Turtles

Turtle Patrols

Leatherback TurtleThe leatherback turtle (Dermochelys coriacea) is the largest of all living turtles, deepest diving, and most migratory and wide ranging of all sea turtles. Mature males and female leatherbacks can reach between 4 to 8 feet in length and weigh almost 2000 pounds.

Female leatherbacks lay clutches of approximately 100 eggs on sandy, tropical beaches. These females nest several times during a nesting season, typically at 8-12 day intervals. After 60-65 days, leatherback hatchlings, approximately 50-77 cm (2-3 inches) in length, emerge from the nest and make their way haphazardly towards the sea.

Currently, Trinidad supports more than 80% of all leatherback sea turtle nesting within the Caribbean Sea Region. The island boasts of hosting the world’s 2nd largest population, the largest being the French Guiana/Suriname population. With an estimated 6,000 leatherbacks nesting annually in Trinidad the majority of this activity is concentrated on the north and east coasts of the island.

Adult leatherback turtles have few natural predators. When they come ashore during the nesting season they are particularly vulnerable to human opportunists. Trinidad, like nesting sites world over, has seen declines in its leatherback nesting numbers prior to the 1980’s. This decline was believed primarily to be the result of exploitation by humans for the eggs and meat, as well as incidental take in fisheries practices. Other factors threatening these leatherbacks included loss or degradation of nesting habitat from coastal development; disorientation of hatchlings by beachfront lighting; excessive nest predation by native and non-native predators; marine pollution and debris; and watercraft strikes. Although some of the threats remain, the poaching of the females and their eggs, while on land has diminished significantly and the increase in population witnessed in Trinidad since that time, can be attributed in part to this success factor.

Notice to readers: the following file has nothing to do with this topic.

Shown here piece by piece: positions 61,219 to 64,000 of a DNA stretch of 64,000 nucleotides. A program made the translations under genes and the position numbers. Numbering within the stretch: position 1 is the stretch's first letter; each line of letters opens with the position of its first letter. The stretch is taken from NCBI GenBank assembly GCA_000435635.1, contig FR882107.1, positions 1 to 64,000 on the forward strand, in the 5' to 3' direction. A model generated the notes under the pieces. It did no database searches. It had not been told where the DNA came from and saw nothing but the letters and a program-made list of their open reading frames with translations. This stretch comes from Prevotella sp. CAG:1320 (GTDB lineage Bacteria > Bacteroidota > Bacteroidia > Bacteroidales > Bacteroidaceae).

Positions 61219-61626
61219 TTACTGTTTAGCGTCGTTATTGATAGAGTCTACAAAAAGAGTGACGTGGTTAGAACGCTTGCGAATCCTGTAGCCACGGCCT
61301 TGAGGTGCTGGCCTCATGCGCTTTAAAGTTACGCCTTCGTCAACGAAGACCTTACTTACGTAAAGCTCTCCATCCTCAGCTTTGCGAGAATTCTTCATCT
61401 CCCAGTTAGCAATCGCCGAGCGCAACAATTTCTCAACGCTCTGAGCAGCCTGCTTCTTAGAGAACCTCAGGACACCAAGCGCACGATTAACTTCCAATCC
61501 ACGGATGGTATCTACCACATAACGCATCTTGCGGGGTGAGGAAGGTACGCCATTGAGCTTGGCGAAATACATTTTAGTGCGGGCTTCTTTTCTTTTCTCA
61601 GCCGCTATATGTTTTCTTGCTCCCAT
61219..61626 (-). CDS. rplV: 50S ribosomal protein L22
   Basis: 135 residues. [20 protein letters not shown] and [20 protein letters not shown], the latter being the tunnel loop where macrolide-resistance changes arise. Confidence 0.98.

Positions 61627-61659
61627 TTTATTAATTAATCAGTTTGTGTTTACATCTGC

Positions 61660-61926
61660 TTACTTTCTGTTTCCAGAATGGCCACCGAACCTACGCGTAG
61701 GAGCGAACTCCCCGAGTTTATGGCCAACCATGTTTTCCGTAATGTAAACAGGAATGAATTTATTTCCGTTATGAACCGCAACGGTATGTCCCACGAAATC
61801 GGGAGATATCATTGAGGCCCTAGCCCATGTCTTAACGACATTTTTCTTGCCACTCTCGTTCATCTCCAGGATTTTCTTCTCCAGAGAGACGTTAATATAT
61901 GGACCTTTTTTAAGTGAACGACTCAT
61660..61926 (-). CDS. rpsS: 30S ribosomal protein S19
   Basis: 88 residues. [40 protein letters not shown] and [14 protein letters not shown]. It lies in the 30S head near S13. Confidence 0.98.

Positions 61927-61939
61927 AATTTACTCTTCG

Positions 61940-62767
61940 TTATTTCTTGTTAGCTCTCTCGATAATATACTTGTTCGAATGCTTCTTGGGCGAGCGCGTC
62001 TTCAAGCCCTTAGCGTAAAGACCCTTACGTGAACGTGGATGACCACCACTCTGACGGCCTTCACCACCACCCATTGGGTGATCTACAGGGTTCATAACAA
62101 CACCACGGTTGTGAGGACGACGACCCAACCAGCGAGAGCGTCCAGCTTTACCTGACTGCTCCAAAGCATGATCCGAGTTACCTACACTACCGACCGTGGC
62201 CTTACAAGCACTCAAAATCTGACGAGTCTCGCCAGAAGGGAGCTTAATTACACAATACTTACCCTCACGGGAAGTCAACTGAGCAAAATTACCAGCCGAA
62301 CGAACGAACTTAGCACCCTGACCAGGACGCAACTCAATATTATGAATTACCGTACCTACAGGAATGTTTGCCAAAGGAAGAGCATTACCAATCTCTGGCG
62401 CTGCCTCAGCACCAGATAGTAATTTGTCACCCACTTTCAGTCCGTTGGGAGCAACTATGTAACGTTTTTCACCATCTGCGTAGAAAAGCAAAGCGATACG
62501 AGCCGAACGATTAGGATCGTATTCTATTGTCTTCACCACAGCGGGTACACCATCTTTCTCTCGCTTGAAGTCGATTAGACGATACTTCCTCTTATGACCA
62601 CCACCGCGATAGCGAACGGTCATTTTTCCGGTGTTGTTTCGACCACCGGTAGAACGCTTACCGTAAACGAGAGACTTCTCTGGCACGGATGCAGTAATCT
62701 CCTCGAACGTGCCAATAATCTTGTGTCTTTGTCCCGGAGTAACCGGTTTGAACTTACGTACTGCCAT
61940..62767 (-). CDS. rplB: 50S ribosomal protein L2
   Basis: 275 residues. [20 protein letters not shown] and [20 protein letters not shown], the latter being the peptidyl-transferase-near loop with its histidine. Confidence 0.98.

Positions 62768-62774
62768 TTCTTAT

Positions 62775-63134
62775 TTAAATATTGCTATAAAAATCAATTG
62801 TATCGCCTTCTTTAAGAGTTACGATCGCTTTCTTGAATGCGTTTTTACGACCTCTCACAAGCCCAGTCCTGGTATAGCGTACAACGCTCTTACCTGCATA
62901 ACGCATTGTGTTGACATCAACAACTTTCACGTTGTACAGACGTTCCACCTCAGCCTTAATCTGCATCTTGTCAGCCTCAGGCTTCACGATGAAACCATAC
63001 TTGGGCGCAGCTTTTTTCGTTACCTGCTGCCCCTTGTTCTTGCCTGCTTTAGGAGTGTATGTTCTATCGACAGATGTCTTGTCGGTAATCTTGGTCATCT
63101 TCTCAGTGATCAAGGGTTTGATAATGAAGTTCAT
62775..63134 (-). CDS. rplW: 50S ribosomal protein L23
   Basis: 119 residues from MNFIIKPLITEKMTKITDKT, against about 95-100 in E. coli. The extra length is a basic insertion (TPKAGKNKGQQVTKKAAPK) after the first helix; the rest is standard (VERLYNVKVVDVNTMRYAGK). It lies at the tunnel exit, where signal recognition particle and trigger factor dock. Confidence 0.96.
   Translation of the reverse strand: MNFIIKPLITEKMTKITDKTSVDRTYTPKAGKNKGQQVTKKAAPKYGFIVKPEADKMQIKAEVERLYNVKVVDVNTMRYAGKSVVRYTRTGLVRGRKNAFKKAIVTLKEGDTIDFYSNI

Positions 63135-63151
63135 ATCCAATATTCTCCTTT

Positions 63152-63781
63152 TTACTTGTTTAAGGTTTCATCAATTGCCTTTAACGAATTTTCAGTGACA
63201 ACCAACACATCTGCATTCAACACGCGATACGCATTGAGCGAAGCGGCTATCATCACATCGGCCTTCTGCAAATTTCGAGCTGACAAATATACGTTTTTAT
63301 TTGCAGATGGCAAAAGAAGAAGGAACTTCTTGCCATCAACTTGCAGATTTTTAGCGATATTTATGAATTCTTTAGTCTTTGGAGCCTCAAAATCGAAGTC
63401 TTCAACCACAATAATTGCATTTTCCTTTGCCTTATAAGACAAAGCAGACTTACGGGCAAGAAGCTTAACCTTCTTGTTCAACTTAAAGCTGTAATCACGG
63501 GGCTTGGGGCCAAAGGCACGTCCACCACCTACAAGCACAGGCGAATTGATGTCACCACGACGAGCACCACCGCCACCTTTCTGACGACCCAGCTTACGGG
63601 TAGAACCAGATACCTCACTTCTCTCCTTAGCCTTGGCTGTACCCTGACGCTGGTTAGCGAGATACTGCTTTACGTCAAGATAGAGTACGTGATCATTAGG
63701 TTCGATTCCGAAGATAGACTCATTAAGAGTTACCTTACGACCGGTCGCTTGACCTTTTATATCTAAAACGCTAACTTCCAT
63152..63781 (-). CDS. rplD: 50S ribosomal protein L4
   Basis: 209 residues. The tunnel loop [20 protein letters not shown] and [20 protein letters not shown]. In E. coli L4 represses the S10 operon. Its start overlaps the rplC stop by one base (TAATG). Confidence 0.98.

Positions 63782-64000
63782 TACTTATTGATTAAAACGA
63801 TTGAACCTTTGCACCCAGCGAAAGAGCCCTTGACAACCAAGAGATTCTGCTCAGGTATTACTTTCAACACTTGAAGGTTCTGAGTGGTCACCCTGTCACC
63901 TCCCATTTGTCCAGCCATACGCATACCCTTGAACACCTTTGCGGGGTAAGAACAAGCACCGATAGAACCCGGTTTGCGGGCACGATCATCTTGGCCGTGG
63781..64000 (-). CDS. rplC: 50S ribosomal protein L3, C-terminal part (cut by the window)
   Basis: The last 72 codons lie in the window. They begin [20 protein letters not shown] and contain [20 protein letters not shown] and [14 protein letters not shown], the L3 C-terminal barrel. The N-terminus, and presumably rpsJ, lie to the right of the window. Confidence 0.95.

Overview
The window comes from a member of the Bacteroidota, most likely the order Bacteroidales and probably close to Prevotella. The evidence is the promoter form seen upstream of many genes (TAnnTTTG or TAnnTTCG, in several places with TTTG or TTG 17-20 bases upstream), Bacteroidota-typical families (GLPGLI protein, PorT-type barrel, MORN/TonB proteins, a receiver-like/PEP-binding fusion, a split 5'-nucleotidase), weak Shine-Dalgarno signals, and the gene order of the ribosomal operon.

The “Protection of Nesting Leatherback Turtles at Manzanilla Beach in Trinidad Project” has built on the above success factor and continued to provide safeguards for the nesting leatherbacks, through night patrols and the provision of guidance to the public, for the protection of the critically endangered turtles, when they came ashore at the Manzanilla Beach.

See “Report on Protection of Nesting Leatherback Turtles at Manzanilla Beach” (An IFAW supported Project).
 

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